Eerily set in a world gripped by pandemic, the debut was partially written by voice-to-text technology as the author recovered from her own strange disease
A first-time novelist has collected Australia’s richest literary prize with her apocalyptic and eerily-timed tale about a world in the throes of a pandemic.
Dr Laura Jean McKay took out the $100,000 Victorian Prize for Literature on Monday for The Animals in That Country, a debut novel described by Guardian reviewer Justine Jordan as a fierce and funny exploration of other consciousnesses, and the limits of language.
The prescient nature of the work is purely coincidental, McKay told the Guardian, speaking from her home in New Zealand’s Palmerston North, where she has been lecturing in creative writing at Massey University for the past 18 months. She began writing the novel six years before the world had heard of Covid-19.
The work’s fantastical premise centres around a “zooflu” epidemic that enables its infected victims to communicate with animals.
The concept came to her during a prolonged battle with chikungunya virus – a mosquito-born disease she describes as “dengue on crack” – which she contracted while attending a writers’ festival in Bali.
“I was living with this strange disease and it just started to infect my book,” she says. “It gives you a sort of polyarthritis and I couldn’t move very well for about two years. All my skin peeled off my body.
“I felt like I was turning into a mosquito and I was having these very strange hallucinations. And out of that I started to write this novel; that’s when the disease started to really take off on the pages – as it was taking off in my body.”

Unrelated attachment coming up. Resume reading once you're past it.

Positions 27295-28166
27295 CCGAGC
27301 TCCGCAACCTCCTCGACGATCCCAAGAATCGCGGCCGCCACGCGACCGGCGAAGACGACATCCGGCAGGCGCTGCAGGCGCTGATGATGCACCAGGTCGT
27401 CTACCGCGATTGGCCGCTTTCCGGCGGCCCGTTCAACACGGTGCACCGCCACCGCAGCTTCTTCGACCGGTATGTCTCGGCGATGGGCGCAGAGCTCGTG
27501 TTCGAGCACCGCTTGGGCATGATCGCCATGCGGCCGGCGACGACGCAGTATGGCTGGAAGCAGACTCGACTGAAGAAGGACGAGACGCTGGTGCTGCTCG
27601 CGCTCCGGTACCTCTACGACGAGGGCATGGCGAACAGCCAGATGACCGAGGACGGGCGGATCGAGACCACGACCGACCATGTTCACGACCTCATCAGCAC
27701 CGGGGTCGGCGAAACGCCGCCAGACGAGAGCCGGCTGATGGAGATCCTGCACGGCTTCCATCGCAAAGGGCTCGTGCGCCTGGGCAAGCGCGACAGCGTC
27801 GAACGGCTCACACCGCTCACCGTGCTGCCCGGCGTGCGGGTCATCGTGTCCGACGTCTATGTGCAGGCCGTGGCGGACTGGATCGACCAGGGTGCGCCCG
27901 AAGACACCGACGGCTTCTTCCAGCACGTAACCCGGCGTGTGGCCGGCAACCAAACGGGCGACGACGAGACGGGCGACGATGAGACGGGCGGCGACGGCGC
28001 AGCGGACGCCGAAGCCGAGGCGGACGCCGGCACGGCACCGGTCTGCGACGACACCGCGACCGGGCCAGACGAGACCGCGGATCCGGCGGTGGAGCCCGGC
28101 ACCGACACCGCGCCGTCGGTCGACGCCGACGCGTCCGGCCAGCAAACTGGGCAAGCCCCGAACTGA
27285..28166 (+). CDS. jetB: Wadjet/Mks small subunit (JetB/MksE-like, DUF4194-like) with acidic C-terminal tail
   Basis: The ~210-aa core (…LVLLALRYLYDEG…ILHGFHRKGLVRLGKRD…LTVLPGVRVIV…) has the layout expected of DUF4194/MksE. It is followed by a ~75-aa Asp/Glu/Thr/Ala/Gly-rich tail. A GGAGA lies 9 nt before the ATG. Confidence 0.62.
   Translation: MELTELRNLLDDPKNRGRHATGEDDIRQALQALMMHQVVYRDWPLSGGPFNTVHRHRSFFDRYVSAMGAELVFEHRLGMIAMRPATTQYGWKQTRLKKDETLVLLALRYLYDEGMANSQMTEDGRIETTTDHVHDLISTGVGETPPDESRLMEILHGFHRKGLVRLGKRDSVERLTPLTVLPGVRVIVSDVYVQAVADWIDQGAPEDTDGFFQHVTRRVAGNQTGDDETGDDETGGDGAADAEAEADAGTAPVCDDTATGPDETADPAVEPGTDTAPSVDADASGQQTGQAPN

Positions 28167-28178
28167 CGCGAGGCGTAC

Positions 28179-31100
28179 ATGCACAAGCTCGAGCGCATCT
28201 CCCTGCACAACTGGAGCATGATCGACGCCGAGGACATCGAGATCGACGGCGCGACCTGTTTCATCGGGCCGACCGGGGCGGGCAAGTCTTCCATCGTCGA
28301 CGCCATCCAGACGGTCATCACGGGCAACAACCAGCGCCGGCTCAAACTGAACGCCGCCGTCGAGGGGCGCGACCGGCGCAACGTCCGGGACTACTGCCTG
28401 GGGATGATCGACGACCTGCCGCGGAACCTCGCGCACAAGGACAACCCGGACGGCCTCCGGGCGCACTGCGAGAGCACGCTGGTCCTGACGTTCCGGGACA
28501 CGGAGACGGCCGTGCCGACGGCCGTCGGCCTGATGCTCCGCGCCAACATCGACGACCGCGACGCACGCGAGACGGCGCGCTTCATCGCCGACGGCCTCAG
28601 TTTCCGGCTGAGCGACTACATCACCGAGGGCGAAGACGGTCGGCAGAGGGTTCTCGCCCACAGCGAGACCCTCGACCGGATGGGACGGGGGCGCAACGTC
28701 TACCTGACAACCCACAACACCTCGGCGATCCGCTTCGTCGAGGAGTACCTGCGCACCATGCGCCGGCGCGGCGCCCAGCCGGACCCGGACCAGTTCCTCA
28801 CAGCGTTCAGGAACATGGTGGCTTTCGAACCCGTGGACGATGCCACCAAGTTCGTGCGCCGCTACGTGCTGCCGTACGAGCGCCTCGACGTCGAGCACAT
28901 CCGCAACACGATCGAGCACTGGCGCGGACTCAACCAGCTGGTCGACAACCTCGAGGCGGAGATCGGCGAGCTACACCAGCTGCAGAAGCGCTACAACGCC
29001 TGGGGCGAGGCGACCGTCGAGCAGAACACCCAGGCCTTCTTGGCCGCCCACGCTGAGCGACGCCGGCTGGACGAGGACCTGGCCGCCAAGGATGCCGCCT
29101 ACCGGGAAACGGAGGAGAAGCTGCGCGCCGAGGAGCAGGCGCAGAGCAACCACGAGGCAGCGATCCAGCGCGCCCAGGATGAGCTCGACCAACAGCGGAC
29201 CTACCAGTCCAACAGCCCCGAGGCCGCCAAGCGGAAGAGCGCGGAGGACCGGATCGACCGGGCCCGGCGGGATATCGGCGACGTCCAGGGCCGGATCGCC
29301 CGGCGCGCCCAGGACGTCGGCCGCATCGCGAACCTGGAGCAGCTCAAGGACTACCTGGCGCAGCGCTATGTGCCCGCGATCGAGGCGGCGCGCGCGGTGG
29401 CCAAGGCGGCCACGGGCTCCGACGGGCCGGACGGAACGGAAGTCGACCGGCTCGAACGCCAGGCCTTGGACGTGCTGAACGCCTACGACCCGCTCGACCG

Large tracts of the book were written using voice-to-text recognition technology; it was too painful for McKay to use a keyboard.
The genesis of the human to animal communication theme – something akin to a doomsday Dr Doolittle – had been fomenting in her imagination for much longer; McKay had earlier completed her doctorate focusing on literary animal studies from the University of Melbourne, and went on to become a co-presenter for ABC Listen’s Animal Sound Safari.
The title of the book is taken from a Margaret Atwood poem of the same name.
“She’s so renowned for her prose and I really love her work in that area,” McKay says of the Canadian author, who has won the Booker prize twice. “But some of her poetry, especially her writing about animals, just just really speaks to that moment of encountering a species that’s very different to us or very wild.
“Her poetry is very real, very true and quite brutal and honest, and I love that about her.”
Although this is McKay’s first novel, her 2013 collection of short stories, Holiday in Cambodia, was shortlisted for three national literary awards.
Other category winners in the 2021 Victorian Premier’s Literary Awards included journalist Paddy Manning, who won the non-fiction prize for Body Count: How Climate Change is Killing Us. Guardian Australia’s deputy culture editor, Stephanie Convery, was highly commended in the non-fiction category for After the Count: The Death of Davey Browne, an investigation into the 2015 death of Australian boxer David Browne Jr.
Musician Archie Roach won the prize for Indigenous writing for his memoir Tell Me Why: The Story of My Life and My Music and the playwright’s award was awarded to Angus Cerini for Wonnangatta, which premiered at the Sydney Theatre Company last September.
The prize for poetry was awarded to David Stavanger for his body of work delving into mental health, titled Case Notes. Each category winner receives $25,000.